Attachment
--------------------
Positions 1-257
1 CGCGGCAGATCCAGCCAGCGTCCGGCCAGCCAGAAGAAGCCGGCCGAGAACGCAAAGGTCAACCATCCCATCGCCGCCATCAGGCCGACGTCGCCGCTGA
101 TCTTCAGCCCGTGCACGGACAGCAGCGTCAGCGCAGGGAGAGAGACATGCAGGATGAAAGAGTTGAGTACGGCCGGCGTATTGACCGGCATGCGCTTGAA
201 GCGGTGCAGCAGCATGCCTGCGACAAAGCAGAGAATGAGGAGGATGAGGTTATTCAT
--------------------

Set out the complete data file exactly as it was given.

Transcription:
Positions 1-257
1 CGCGGCAGATCCAGCCAGCGTCCGGCCAGCCAGAAGAAGCCGGCCGAGAACGCAAAGGTCAACCATCCCATCGCCGCCATCAGGCCGACGTCGCCGCTGA
101 TCTTCAGCCCGTGCACGGACAGCAGCGTCAGCGCAGGGAGAGAGACATGCAGGATGAAAGAGTTGAGTACGGCCGGCGTATTGACCGGCATGCGCTTGAA
201 GCGGTGCAGCAGCATGCCTGCGACAAAGCAGAGAATGAGGAGGATGAGGTTATTCAT